Before he got the call to play him, Scott Mikita knew little about Raoul Wallenberg.
“I knew he had done something to save the Jewish population somewhere,” Mikita says.
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Starting Thursday, audiences will get to know the World War II hero through Mikita’s performance in “Wallenberg,” a new musical drama getting its world premiere at the White Plains Performing Arts Center.
Mikita leads a cast of 26 in the epic musical, which has a book and lyrics by the Kleban Award-winning team of Laurence Holzman and Felicia Needleman and a score by Benjamin Rosenbluth.
“Wallenberg” is the first endeavor in a season of new musicals and plays to be presented at the refocused venue in the City Center mall in downtown White Plains.
Holzman, who lives in Dobbs Ferry, is WPPAC’s new executive director; Needleman, of Larchmont, its literary manager; Annette Jolles, the venue’s artistic director, directs “Wallenberg.”
To join Jolles’ huge cast, Mikita had to get a leave from Broadway’s “The Phantom of the Opera,” in which he has appeared — in various roles — for nearly a decade. He was granted the leave in a matter of hours, a timetable that is typically unheard of.
“I auditioned on a Wednesday between shows and they called me the next day to offer me the part,” says the native of sububan Chicago, in a short break from rehearsal in Manhattan.
“Annette and Felicia and Laurence have done so much research and have been so deep into it for so long, they’re constantly saying ‘Did you know? Did you know? Did you know?’” Mikita says. “It’s like having a living textbook about Raoul Wallenberg.”
In July 1944, 32-year-old Wallenberg — heir to one of Sweden’s most prominent banking families — went to Hungary as part of the Swedish diplomatic corps.
For the next six months, he worked to save Jews in Budapest, one of the last remaining outposts of European Jewry.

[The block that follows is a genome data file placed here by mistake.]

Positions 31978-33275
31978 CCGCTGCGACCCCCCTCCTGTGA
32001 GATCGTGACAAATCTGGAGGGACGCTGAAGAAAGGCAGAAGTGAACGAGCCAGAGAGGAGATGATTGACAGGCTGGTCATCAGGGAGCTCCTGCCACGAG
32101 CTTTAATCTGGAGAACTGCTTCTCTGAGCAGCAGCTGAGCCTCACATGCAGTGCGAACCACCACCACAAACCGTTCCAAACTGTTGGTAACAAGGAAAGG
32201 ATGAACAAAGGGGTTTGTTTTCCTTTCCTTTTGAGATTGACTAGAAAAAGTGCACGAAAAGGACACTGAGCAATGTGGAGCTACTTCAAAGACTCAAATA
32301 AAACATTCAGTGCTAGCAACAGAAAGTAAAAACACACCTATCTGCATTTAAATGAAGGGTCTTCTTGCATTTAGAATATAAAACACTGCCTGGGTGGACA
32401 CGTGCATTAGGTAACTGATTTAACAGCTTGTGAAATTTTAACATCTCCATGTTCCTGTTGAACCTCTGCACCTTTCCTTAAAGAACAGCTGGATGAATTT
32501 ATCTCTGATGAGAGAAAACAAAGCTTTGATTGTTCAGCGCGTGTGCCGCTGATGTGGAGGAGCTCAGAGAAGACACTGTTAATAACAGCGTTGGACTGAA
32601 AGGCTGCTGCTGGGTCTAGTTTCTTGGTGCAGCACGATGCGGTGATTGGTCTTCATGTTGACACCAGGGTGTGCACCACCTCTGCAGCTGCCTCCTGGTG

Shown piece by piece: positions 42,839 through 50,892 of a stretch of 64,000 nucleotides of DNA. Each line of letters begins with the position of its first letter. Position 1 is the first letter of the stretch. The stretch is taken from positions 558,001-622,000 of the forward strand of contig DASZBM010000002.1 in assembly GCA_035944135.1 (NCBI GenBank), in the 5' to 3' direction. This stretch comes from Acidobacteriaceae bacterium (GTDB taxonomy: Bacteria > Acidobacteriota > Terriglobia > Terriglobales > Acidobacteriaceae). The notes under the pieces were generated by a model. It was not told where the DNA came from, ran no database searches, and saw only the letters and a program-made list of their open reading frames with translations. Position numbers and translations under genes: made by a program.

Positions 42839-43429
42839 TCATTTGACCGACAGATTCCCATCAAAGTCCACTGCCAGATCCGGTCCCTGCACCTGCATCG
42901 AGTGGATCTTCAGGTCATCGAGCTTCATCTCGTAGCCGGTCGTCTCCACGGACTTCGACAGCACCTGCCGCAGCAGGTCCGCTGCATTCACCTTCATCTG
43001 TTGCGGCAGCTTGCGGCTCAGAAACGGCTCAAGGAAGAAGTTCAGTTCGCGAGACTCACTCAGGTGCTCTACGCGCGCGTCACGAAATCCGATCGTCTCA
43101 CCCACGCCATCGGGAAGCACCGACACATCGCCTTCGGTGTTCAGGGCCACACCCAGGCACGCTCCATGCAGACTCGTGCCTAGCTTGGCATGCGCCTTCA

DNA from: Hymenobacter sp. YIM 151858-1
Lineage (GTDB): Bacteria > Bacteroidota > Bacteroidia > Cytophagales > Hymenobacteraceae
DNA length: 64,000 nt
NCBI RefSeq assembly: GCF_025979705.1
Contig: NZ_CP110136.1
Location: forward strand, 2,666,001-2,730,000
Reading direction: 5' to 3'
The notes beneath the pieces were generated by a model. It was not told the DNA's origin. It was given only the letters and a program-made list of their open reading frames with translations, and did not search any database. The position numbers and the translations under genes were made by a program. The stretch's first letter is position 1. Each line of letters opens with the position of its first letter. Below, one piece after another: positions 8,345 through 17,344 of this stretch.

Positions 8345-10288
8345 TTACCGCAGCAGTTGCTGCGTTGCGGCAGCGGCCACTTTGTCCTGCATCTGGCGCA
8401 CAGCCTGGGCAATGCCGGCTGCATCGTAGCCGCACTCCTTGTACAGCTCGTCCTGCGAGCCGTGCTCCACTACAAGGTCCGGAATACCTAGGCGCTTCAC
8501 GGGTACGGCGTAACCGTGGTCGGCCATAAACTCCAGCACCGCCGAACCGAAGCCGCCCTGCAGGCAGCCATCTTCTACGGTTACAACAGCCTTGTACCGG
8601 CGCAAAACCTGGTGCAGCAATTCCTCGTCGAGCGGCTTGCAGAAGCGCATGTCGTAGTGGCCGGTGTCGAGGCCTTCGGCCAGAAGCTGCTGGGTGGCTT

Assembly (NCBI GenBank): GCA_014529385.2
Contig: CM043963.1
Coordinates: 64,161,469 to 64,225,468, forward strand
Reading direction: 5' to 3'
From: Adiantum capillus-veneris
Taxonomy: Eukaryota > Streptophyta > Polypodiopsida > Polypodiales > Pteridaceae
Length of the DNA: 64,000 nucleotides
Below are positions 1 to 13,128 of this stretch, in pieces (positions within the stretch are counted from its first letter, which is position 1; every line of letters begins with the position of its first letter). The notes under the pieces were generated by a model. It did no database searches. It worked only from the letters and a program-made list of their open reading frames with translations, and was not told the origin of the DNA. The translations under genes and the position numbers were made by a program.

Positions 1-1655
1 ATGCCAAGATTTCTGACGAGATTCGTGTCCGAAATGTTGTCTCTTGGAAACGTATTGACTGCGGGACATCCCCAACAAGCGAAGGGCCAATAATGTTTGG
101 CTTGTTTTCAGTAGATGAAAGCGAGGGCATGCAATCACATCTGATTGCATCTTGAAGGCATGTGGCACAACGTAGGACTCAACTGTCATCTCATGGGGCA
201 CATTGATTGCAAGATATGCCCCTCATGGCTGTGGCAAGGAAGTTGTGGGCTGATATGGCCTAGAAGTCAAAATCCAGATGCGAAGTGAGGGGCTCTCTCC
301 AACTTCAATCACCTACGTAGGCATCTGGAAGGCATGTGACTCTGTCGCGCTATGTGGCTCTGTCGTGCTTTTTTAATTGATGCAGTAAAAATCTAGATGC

With no more Swedish passports to issue, Wallenberg invented “schutz-passes,” phony papers that identified the bearers as Swedish citizens, saving them from deportation to German concentration camps.
He bought safe houses and sheltered Jews under the Swedish flag and convinced authorities to cancel the bombing of the Budapest ghetto, saving an estimated 70,000 lives. Historians suggest he saved 100,000 lives in his six months in the city.
When the Soviets took control of Budapest in January 1945, Wallenberg met with them to discuss the fate of the city’s Jews.
He was never heard from again.
While his disappearance is compelling — it has been the subject of a television movie and many books — it’s not the part of the story covered in this musical. “Wallenberg” is about six months that saved 100,000 people.
“He was in the import-export business, mostly pickled herring and smoked salmon,” Mikita says. “But the skills that his work gave him were as a negotiator. He was able to instantly size someone up, see what their strengths and weaknesses were, so he knew how to approach.
“Wallenberg” includes several historically accurate figures: Adolf Eichmann, the Nazi in charge of Jewish extermination; Hungarian leader Admiral Miklos Horthy; Gabor Kemény of the fascist Arrow Cross Party; and his wife, Elizabeth Kemény, who aided Wallenberg.
“The story is not ‘Look how great this sainted Wallenberg was,’” says the man who’ll play him. “The story is ‘One man came into this hopeless situation and by inspiring hope through his actions, other people began to get hope and began to see that they can do something as well.
“I think it’s a timeless theme and certainly something that we can hear over and over again today.”
After “Wallenberg” ends its White Plains run, Mikita will report back to “Phantom” for a Monday night show.
“It’s good in this business to be busy,” he says with a smile.
“Wallenberg” at White Plains Performing Arts Center runs through Nov. 21. $39 for previews Oct. 28 and 29; $49 after that. 877-548-3237. 11 City Place, White Plains, 914-328-1600. www.wppac.com.
Photo by Tania Savayan/The Journal News: Scott Mikita of Stamford, Conn., will play Raoul Wallenberg in the musical “Wallenberg” at the new White Plains Performing Arts Center. He is photographed during a break from rehearsal at Ripley Grier studios in Manhattan.